Undergirding that view is the belief that time is, in fact, on Israel’s side, for at least three reasons. First, the demographic picture is hardly as bleak for Jews as is often suggested (an idea that has ample empirical basis, at least if Israeli Jews maintain their robust birth rate while Arab birth rates continue to decline).
Second, the ideological picture also isn’t as dire for Israel as widely believed – squeamish liberals, campus Boycott, Divestment and Sanctions (BDS) campaigns, and rising antisemitism in Europe and the US notwithstanding – because much of the world is moving in a more nationalist direction. That gives Israel new friends in the world, whether they are evangelical Christians in the US or Hindu nationalists in India (as well as some unsavory figures like Hungary’s Viktor Orban). The abiding threat of Islamism also helps Israel, insofar as Israel is broadly seen, and widely admired, for its success in fighting it.
Finally, Arab states are growing tired of the Palestinian cause, at least in its maximalist versions, and are prepared to put the issue on ice in pursuit of the goals they share with the Jewish state. The fact that one barely heard a peep of protest from Cairo, Riyadh, Abu Dhabi, or other Arab capitals during the last round of fighting in Gaza suggests there is much to that belief.
Little of this goes noticed outside of Israel, thanks mainly to shoddy media coverage, monomaniacal obsession with Palestinian grievances, and what can only be described as a kind of Bibi Derangement Syndrome among his critics.
Netanyahu lasted as long as he did in his job because he was, in many ways, very good at it. After the utopian follies of the peace processers in the 1990s, the trauma of the Second Intifada at the start of the century, and Ehud Olmert’s incompetent handling of the 2006 Lebanon War, it’s easy to see the appeal (as one of his campaign ads had it) of the “Bibisitter” – the safe pair of hands who’ll make sure the kids sleep well at night.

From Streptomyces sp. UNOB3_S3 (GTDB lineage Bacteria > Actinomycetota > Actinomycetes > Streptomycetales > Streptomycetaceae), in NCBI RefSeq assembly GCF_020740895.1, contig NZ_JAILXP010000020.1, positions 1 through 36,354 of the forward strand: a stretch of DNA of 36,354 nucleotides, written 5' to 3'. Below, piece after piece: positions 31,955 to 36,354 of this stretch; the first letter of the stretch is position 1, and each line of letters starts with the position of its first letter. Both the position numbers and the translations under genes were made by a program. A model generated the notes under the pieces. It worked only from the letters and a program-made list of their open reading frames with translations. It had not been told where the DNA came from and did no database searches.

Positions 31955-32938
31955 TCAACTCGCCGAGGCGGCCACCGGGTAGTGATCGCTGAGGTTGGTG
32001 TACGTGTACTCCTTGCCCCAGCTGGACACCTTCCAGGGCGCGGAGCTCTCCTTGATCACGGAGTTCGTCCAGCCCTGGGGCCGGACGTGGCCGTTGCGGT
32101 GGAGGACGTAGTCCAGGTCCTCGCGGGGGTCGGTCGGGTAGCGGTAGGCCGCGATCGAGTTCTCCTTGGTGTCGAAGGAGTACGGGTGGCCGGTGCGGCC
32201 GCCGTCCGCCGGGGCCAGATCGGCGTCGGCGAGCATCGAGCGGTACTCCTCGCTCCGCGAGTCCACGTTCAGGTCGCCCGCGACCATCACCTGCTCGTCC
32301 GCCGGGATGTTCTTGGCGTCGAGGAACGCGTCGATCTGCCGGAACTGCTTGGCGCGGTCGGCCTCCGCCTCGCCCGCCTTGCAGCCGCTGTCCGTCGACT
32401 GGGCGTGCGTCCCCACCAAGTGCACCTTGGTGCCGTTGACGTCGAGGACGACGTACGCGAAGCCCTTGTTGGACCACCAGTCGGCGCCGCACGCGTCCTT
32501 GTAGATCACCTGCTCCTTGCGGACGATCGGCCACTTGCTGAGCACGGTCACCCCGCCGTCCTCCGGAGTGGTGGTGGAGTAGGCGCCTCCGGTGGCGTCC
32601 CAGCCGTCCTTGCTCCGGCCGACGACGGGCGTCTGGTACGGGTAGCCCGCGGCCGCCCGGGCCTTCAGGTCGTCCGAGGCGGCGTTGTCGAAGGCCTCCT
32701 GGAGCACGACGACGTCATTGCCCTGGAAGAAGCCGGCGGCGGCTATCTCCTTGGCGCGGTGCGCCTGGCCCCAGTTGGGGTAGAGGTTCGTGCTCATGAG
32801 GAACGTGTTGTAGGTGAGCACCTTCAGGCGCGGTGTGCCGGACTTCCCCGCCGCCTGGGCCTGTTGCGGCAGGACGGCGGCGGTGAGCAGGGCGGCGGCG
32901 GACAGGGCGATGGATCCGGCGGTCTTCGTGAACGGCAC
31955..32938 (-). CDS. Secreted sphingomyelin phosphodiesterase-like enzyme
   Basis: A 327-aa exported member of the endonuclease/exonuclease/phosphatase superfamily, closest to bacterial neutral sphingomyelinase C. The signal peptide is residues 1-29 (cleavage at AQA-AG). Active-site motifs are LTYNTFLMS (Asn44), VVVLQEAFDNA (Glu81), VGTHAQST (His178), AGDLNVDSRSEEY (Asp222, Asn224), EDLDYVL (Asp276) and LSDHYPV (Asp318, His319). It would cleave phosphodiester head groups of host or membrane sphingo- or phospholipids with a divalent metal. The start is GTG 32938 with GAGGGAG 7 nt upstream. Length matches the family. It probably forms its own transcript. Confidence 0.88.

But, again, this isn’t quite the whole story.
The usual rap on Netanyahu is that he’s a remorseless ideologue whose only goal is “Greater Israel” and who will do whatever it takes to get it, whether it’s through sly prevarication or open demagogy. An alternative view, most often held by Netanyahu’s conservative critics, is that he either lacks the courage of his convictions, or just believes in little beyond himself.
“How is he better than Rabin or Peres?” the former Likud Prime Minister Yitzhak Shamir railed against Netanyahu after Israel withdrew from parts of the West Bank after the 1998 Wye River agreement during Bibi’s first go as prime minister. “He has a desire for power for its own sake.”
Naftali Bennett’s own break with Netanyahu became definite after the latter’s 2009 speech at Bar-Ilan University, in which he accepted the principle of a Palestinian state.
“We go along with this vision that is impractical, and then, we are surprised why the world is angry with us for not fulfilling that vision,” Bennett told me in a 2015 interview. “You can’t say ‘I support a Palestinian state’ and then not execute according to that.”
That last point strikes me as unfair: It’s perfectly consistent to accept the idea of a Palestinian state in principle – the principle being that it should model itself on Costa Rica or the UAE – while rejecting it in practice – the current reality being that it has more in common with Lebanon or Yemen as an unstable terrorist entrepot that has no interest in meeting even minimal Israeli demands for peace and security.
But the deeper criticism is that Netanyahu’s tenure amounts to little more than a holding action, a bravura performance in kicking cans down the road.